An Italo-Iraqi archaeological mission has unearthed the ruins of a 4,000-year-old Sumerian port in Mesopotamia, a major discovery that could offer fresh insights into the world's most ancient civilization.
Sumerians settled in Mesopotamia, an area of modern Iraq known as the cradle of civilization, more than 6,000 years ago, where they invented writing, the wheel, the plough, irrigation, the 24-hour day and the first city-states.
Mission co-leaders Licia Romano and Franco D'Agostino of Rome's Sapienza University said Tuesday they discovered one of their ancient ports in Abu Tbeirah, a desert site about 7 kilometers (4.3 miles) south of the town of Nasiriyah.
"It is the most ancient port ever to be excavated in Iraq, since the only remains of a port to have been investigated are in [nearby] Ur, but are from about 2,000 years later," they said in a joint statement.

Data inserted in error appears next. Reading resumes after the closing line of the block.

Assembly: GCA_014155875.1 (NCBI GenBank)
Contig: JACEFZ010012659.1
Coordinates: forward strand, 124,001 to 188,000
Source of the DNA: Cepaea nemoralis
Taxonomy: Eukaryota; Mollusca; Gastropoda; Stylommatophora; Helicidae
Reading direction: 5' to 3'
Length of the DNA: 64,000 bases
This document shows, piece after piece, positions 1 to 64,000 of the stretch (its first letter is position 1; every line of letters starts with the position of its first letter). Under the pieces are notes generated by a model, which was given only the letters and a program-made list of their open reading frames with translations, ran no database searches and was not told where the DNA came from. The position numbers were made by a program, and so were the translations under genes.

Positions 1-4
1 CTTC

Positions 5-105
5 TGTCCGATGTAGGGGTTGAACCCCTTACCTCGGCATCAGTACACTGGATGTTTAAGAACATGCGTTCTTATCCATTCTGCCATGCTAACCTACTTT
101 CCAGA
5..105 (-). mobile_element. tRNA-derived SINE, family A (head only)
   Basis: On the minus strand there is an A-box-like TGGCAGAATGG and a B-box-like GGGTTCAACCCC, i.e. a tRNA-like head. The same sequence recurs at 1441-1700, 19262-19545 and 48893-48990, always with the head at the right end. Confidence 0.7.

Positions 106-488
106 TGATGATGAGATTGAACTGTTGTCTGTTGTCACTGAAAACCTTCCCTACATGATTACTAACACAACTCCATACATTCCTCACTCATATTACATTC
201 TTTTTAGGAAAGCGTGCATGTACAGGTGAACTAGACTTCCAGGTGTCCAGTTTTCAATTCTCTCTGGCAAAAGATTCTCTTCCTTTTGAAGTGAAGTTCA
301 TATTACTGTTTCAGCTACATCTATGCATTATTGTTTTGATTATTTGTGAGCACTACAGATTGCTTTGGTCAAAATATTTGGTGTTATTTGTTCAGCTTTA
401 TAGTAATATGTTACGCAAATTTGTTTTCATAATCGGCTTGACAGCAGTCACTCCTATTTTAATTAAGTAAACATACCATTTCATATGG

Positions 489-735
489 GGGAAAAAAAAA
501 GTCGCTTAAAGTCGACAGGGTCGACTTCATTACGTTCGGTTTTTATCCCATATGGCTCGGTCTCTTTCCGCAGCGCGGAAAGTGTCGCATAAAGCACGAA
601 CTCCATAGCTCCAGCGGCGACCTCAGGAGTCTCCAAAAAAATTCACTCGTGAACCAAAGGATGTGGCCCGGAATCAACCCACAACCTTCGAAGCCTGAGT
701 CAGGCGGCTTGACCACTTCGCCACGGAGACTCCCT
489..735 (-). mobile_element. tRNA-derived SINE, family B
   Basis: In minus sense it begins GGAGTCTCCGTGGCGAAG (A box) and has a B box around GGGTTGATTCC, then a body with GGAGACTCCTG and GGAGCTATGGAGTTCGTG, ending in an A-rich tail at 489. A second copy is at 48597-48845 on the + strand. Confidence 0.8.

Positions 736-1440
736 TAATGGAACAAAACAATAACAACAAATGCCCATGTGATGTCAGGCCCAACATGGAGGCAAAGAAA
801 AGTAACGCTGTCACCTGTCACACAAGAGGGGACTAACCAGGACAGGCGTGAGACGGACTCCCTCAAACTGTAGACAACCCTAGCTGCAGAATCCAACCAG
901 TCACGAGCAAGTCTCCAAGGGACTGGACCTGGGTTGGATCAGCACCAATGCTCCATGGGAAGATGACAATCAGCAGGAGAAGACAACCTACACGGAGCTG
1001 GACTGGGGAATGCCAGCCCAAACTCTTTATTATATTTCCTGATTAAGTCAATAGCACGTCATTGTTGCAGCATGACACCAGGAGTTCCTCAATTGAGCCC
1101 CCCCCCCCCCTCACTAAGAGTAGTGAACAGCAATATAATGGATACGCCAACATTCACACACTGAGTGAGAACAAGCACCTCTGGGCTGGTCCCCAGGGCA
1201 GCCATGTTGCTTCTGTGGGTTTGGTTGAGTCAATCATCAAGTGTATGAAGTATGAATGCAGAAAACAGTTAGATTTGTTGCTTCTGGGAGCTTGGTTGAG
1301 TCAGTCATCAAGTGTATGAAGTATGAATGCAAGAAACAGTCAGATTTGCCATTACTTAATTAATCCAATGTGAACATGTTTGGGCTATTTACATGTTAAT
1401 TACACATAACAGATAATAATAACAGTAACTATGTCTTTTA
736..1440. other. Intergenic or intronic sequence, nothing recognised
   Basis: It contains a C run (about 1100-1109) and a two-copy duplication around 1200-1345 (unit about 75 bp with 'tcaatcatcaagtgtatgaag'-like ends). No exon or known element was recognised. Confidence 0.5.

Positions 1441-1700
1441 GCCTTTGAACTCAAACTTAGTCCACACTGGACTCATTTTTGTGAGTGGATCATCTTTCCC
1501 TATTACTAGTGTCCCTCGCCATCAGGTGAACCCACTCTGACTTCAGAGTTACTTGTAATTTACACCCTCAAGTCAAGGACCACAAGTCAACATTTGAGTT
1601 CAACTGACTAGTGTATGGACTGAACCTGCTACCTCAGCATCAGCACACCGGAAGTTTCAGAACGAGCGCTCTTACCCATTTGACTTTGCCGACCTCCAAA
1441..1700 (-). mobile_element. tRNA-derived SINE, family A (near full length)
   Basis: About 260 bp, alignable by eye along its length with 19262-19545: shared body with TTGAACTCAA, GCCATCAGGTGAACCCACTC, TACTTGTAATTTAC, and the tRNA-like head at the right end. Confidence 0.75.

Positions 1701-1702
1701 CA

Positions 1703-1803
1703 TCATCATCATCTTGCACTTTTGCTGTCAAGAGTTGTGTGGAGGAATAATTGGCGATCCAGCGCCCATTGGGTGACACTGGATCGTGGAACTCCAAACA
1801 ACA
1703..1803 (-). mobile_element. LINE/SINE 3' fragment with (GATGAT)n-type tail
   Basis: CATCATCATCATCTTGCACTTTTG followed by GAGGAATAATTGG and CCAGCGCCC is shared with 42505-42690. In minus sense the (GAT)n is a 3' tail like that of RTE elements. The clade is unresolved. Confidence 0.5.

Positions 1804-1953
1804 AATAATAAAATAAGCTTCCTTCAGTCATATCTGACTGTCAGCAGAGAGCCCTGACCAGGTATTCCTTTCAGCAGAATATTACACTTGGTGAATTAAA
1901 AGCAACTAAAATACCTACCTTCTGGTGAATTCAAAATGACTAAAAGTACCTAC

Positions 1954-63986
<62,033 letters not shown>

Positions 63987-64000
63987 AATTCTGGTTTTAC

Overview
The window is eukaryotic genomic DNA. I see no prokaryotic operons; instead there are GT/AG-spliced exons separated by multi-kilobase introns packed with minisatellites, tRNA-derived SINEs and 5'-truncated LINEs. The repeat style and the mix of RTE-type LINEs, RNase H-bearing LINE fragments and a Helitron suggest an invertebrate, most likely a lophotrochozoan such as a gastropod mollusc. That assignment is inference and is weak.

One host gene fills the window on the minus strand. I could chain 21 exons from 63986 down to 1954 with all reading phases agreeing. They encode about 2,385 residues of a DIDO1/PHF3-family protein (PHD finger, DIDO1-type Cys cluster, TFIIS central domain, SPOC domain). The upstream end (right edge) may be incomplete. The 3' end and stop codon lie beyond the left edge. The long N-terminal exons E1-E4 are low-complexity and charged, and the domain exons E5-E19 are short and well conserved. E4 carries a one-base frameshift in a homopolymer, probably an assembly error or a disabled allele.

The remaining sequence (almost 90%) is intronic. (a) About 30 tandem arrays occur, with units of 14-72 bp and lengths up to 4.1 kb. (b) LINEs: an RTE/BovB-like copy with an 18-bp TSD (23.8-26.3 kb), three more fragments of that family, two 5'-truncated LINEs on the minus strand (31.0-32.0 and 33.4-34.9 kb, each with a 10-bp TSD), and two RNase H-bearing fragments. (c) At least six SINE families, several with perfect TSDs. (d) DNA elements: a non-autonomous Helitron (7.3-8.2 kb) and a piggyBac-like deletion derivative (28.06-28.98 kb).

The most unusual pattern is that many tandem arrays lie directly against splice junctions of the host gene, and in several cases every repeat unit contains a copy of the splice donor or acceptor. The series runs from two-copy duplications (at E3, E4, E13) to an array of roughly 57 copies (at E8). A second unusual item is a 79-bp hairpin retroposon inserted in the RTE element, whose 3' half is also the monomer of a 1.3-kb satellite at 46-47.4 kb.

The port's basin, measuring 130 meters (142 yards) in length and 40 meters (44 yards) wide, with a capacity equal to nine Olympics-sized pools, may have also served as a giant reservoir and as a tank to contain river flooding.
Its discovery suggests that Sumerian city-states remained connected to the delta of the Tigris and Euphrates rivers until much later than previously thought, D'Agostino told DPA by phone.
It could also help archaeologists shed light on the great climate change shock of around 2200 BC that is presumed to have caused a huge drought in Mesopotamia, bringing about the end of the Sumerian civilization.